They’re Called Basics For A Reason

I’m sure you’ve heard the phrase, “Variety is the spice of life.”  I’d certainly agree, and I think that we need to try a variety of things to experience more of what life has to offer.  A wide range of experiences are usually preferable to the same stimulus time and time again.  This applies to everything from the music that you listen to, the books that you read, the intensity of the exercise you engage in, and the types of food that you eat.  Variety is good, but there are always basics, right?

Even in the best stocked spice rack, good chefs have some ‘go to’ tools that can be counted on for a potent improvement on almost any ingredient.  They may not work all the time, but they’re called basics for a reason.  Occasionally, we get carried away with the exotic ingredients and we forget about the importance of Salt-n-Pepa.

Don't forget the basics, right?

After messing around with plenty of unilateral and bilateral lower body exercises in the past few weeks, I headed to the gym on Wednesday wanting a good ol’ kick in the pants.  I included a variety of movements in my warm-up, and I dabbled with some abdominal exercises in between sets, but in terms of ‘training’, I only used three exercises.

Squat, Deadlift, Sprint

Three exercises that have worked for decades to help athletes get bigger, faster, and stronger.  For certain athletes, in certain sports, they may not be necessary, but I’d strongly recommend against your assumption that you’re the exception.  Applied correctly, these three exercises will pack a potent punch to helping you reach almost any goal regarding performance or aesthetics.  Maybe ‘any goal’ may lead you to assume that squatting, deadlifting, and sprinting aren’t for you.  Let me rephrase with some specifics, shall I?

  1. Are you an athlete that wants to run faster, jump higher, and beat your man?  Squats, deadlifts, and sprints can help.
  2. Are you a weekend warrior who wants to get the most out of their precious time in the gym?  Squats, deadlifts, and sprints can help.
  3. Not exactly getting results from hot yoga and spinning?  Squats, deadlifts, and sprints can help.
  4. Sick of your friends loving Zumba but looking the same? Squats, deadlifts, and sprints can help.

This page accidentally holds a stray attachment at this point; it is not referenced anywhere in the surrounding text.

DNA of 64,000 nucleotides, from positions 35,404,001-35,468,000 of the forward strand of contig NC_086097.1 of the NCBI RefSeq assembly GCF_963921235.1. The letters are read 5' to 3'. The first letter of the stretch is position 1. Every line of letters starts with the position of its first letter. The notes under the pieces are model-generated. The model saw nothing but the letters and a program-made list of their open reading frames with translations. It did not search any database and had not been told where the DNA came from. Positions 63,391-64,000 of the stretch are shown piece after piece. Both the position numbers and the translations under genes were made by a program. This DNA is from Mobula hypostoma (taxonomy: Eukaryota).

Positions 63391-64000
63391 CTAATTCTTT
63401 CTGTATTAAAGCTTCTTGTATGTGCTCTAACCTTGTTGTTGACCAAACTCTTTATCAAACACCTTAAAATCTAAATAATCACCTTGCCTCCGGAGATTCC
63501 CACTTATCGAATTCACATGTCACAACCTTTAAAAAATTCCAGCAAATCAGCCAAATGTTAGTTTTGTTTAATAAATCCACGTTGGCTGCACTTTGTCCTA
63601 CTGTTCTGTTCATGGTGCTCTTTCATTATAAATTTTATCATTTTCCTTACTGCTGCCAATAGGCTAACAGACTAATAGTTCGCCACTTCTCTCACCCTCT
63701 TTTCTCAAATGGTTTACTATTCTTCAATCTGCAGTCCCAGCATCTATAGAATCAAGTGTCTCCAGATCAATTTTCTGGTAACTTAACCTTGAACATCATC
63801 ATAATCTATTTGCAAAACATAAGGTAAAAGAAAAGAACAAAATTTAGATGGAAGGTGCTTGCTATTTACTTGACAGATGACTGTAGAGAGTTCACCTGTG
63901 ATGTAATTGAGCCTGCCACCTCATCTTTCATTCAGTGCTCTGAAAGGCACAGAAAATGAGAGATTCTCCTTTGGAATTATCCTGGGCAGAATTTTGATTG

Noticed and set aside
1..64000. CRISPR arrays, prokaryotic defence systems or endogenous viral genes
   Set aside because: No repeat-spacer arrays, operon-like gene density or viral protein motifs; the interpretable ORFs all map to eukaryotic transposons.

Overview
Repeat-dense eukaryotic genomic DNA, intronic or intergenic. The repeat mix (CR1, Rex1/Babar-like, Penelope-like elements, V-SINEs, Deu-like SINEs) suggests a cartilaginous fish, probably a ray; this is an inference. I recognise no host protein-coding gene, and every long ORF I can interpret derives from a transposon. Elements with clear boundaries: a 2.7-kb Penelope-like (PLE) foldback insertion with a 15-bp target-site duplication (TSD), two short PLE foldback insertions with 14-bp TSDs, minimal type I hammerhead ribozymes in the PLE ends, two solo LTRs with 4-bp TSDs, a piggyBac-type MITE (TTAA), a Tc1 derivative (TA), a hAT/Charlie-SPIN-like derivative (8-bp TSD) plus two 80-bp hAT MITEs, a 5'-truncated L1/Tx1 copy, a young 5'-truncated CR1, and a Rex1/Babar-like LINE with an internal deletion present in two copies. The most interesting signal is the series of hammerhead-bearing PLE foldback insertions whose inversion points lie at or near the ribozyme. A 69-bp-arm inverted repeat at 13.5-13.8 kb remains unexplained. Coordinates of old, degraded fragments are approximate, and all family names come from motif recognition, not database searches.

5. Want to suck less?  Squats, deadlifts, and sprints can help.

In all seriousness, if you can think of a goal that squats, deadlifts, and sprints won’t contribute to, let me know; I’m interested in hearing about it.  Now, let’s get to some of the specifics of what I did yesterday, in case you’re interested.  My ‘squats’ were to a box, and I took 4 sets of 5.  After that, I paired a 1.5 rep trap bar deadlift with a ValSlide bodysaw/pike, which was much more difficult than I thought.  The 1.5 rep deadlift was inspired by Ben Bruno’s experiments with single leg exercises, and I had thought about using the same technique with a bilateral exercise for a while.  While I don’t have a video demonstration, I’ll pick one up from the next time I use the technique.  It involved a pull from the floor to just above the knee, back to the floor, and then to full hip extension.  My hips hated me for switching directions, and my quads took a beating for coming off the floor twice per rep.  It was certainly an interesting variation to a basic you should know and love.

After quickly breaking down and packing my bag, I was able to head to my old high school and take some sprints on the turf before the football team took over.  I’m used to sprinting on the indoor track at school, and it was nice to run on the actual yardage markers to know my exact distances.  I’ll be doing it again sometime soon, because 40 yards was a lot longer than I remembered it being.

40 yard dash, FTW

Now, normally I’d include a single leg strength movement in my program as well, but I opted out of it because I included a single leg box jump as part of my warm-up, and I accounted for the impact that the sprinting would have on me.  Sure, the sprint and box jump are plyometric and nature, and have a different effect than a slower, higher load strength exercise would have on the body.  In general, I’d recommend that people use at least one bilateral strength exercise and at least one bilateral exercise in their lower body training.  (The same can be applied to upper body training.)

If you’re training smart, you’re probably already using the squat, deadlift, and sprint in some capacity or another.  If you’re not, well then we’ll need to talk.  You’re likely avoiding them simply because you don’t know how to do them, and that’s fine, as long as you learn!  Just please don’t be the person that rationalizes having ‘strong legs’ because they jog, which isn’t going to be as good as squatting/pulling OR sprinting, and it certainly can’t compete with both.  Make sure to train hard and live healthy, and you’ll reach your goals.

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